This section describes the research work done so far in the subject area.
Torres and Curtis  proposed an iterated functions systems (IFS) interpolation method on the basis of bilinear interpolation, which effectively utilize the fractal law of precipitation to downscale satellite remote sensing precipitation products and improved the resolution of input variables of hydrological model. Fast Fourier transform is also applied to temporal interpolation of weather radar data, which achieve accurate and efficient performance by windowing the input data . The research article  proposed a spline interpolation method to generate satellite precipitation estimates with more refined resolution, which slightly outperformed the methods based on linear regression and artificial neural network. The research article  proposed an interpolation method to improve the resolution of radar reflectivity data, which effectively uses the hidden Markov tree (HMT) model as a priori information to well capture the multiscale statistical characteristics of radar reflectivity data in small-scale strong precipitation condition.
The regularization-based downscaling methods transform the downscaling problem into a constrained optimization problem by setting up a priori model of the radar echo data. Based on the non-Gaussian distribution of precipitation reflectivity data [11, 12], recast downscaling problem into ill-posed inverse problem to generate high-resolution information by adding regularization constraint based on Gaussian-scale mixtures model. The research article  is also selected to solve the inverse problem by exploiting the statistical properties of spatial precipitation data . Based on the sparsity of precipitation fields in wavelet domain, sparse-regularization method  is applied to obtain high-resolution estimation in an optimal sense. Inspired by the sparsity and rich amount of nonlocal redundancies in weather radar data,  further incorporate the nonlocal regularization on the basis of sparse representation, which achieve promising performance in recovering detail echo information. The research article  proposed a dictionary based for downscaling short-duration precipitation events. Similarly, in the research article , adaptive regularized sparse representation for weather radar echo superresolution reconstruction is discussed.
This section describes the research methodology proposed for the subject title.
3.1. Weather Radar Data: Sparse Representation
In this section, we present the characteristic of weather radar data and give a brief introduction to the sparse representation related to this article.
3.2. Characteristic of Weather Radar Data
The level-II data products used in this article come from S-band China Next Generation Weather Radar (CINRAD-SA). For reflectivity data, each elevation cut has 360 radials and each radial has 460 range bins. For radial velocity data, each elevation cut has 360 radials and each radial has 920 range bins. The range resolution of reflectivity and radial velocity data are 1 km and 0.25 km, respectively. The weather radar data include a large number of missing-data values that exceed the coding threshold or the corresponding range bin is in a region of the atmosphere where weather phenomena do not exist [15, 18, 19]. The missing-data statistics of the first elevation cut under large- and small-scale weather system and cloudless condition is shown in Figure 2, from which we can see that missing-data has a high percentage of weather radar data, especially in cloudless condition. Due to the presence of large amounts of invalid data, weather radar data are typically featured by high sparsity. Inspired by the sparsity of weather radar data, it is feasible to apply sparse representation for resolution enhancement.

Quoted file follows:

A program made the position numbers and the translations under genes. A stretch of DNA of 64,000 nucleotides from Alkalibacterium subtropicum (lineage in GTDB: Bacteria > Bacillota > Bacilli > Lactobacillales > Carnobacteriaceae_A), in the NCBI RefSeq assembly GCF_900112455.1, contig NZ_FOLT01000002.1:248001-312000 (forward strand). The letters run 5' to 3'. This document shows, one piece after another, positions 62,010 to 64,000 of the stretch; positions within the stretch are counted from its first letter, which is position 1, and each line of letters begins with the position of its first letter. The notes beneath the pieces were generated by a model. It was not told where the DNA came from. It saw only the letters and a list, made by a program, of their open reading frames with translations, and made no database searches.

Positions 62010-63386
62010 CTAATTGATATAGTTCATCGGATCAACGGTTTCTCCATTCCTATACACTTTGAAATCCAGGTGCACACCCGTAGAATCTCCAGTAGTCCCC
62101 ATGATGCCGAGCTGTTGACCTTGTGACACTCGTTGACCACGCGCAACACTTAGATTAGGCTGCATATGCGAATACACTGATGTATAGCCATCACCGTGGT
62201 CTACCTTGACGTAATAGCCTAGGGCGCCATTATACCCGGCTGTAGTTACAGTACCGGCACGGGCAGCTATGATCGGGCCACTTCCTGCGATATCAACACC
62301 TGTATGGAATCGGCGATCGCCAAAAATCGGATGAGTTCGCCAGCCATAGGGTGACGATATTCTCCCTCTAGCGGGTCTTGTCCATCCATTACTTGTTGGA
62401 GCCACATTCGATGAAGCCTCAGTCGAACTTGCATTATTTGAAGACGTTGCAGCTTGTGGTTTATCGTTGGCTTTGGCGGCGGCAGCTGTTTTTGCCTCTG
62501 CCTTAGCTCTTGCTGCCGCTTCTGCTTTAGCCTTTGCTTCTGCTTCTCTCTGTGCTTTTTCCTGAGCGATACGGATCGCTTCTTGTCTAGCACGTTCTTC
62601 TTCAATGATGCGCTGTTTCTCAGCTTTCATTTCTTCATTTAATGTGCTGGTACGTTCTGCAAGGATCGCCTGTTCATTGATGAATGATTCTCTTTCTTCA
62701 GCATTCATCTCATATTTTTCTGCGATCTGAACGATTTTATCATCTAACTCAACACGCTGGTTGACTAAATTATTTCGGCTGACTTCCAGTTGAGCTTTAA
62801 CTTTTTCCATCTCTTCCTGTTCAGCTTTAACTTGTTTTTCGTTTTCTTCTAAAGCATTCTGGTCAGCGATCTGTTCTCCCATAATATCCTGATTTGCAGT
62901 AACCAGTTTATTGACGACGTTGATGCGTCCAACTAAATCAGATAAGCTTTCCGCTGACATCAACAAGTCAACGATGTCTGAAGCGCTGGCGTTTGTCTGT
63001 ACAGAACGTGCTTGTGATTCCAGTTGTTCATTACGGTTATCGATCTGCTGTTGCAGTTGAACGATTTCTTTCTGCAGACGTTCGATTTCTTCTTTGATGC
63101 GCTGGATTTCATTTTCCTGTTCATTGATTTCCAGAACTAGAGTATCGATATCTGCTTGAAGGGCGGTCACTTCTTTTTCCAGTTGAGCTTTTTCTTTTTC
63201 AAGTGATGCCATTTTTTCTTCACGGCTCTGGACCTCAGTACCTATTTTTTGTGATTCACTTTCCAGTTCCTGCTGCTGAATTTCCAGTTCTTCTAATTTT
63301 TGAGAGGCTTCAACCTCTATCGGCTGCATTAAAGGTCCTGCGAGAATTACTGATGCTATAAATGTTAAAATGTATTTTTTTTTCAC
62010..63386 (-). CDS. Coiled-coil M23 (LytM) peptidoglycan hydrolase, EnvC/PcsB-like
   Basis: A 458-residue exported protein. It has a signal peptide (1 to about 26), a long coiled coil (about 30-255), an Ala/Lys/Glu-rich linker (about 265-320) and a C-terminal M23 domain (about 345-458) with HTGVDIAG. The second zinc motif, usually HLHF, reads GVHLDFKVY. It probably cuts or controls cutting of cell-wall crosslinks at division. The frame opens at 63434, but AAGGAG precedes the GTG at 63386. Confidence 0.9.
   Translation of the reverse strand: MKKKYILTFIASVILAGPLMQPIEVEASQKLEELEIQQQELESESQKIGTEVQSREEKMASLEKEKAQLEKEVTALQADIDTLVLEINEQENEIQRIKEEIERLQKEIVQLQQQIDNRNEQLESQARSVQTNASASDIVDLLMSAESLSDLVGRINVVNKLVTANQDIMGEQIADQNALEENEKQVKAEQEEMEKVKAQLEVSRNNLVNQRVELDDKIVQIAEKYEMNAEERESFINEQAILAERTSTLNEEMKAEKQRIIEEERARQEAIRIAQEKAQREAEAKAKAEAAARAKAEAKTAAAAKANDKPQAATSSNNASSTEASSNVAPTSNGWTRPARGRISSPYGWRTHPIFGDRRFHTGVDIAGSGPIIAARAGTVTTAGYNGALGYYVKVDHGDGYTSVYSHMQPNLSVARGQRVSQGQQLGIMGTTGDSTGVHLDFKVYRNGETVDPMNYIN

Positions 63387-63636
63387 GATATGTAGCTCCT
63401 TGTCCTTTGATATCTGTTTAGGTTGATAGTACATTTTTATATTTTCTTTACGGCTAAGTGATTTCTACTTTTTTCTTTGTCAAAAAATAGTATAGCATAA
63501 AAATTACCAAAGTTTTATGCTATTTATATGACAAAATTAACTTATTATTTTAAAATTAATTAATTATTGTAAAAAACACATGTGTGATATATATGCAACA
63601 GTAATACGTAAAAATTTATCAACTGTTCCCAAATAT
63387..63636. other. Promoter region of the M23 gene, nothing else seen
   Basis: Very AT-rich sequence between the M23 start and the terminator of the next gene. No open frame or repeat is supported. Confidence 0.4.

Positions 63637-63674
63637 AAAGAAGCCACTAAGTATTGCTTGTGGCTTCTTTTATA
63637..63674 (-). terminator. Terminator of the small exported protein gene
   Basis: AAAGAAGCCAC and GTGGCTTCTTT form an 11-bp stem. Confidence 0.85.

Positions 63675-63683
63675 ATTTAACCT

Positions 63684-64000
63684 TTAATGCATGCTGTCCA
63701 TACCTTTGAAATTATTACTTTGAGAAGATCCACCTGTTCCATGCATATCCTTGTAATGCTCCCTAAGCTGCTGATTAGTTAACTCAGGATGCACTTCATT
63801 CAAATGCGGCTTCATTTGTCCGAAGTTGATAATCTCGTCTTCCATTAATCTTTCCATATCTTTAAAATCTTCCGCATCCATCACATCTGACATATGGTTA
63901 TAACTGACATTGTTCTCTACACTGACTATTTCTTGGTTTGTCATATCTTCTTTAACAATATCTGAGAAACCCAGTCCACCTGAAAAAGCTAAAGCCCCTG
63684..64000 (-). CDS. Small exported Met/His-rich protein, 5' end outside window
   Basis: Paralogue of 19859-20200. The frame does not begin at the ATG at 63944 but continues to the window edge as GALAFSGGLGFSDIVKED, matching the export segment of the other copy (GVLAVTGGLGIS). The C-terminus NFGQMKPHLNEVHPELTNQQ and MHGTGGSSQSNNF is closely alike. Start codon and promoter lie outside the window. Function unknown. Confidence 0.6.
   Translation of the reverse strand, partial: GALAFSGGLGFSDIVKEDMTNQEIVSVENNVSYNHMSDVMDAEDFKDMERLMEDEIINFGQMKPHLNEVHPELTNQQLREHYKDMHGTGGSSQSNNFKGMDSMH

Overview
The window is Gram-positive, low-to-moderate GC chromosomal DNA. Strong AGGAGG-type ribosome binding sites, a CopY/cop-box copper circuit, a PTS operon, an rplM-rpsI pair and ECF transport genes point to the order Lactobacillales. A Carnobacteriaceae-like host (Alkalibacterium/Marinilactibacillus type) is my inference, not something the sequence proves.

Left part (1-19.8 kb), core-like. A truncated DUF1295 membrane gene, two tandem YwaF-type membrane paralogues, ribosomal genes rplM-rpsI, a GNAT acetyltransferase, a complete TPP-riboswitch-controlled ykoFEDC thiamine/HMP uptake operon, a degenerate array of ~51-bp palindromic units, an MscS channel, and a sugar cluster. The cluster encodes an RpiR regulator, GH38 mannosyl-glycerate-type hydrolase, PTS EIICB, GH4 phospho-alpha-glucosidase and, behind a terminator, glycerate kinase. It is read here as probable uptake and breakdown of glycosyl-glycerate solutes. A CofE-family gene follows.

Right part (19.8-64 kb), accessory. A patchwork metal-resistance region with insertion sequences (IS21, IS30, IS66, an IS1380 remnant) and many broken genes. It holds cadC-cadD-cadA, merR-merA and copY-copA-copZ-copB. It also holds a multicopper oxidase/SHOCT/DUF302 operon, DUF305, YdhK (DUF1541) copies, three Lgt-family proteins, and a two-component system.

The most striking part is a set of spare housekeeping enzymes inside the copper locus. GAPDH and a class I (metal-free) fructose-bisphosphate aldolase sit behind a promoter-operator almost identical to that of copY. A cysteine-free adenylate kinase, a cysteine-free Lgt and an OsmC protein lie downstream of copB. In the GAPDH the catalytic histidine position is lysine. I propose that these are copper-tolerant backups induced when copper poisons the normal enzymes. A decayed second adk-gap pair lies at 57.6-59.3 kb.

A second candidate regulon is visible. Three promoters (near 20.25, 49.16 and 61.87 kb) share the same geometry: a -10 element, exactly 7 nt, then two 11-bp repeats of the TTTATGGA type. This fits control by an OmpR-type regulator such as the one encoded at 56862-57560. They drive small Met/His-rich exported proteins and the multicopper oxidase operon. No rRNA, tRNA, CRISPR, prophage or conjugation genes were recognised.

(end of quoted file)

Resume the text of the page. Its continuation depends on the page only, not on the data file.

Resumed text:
3.3. Sparse Representation
The basic idea of sparse representation is that a signal (N is the size of weather radar echo) can be expressed as a linear combination of basis vectors (dictionary elements); and are over complete dictionaries, and the coefficient satisfies a certain sparse constraint, which can be expressed as and denotes the norm. Using sparse prior, to reconstruct from to the sparse coefficient of in dictionary can be obtained by where parameter is the trade-off between sparse representation and reconstruction error, and norm is used to calculate the number of nonzero elements in coefficient vector . However, norm is nonconvex, and its optimization is a NP hard problem, which is usually replaced by norm or weighted norm. The minimization of the aforementioned equation can be transformed into a convex optimization problem [20, 21]. Equation (1) can be expressed as
In equation (2), the norm is the local sparsity constraint to ensure that the sparse coding vector is sufficiently sparse. A number of algorithms, such as iterative threshold algorithm  and Bregman splitting algorithm [23, 24], have been proposed to solve equation (2); the reconstructed high-resolution echo .
In addition, it is assumed that is a radar echo patch with size of extracted from high-resolution echo , i.e., , where represents the window function extracted from the upper left to the lower right patch with overlap for . Using over complete dictionary the sparse coding vector is obtained by minimizing the following equation: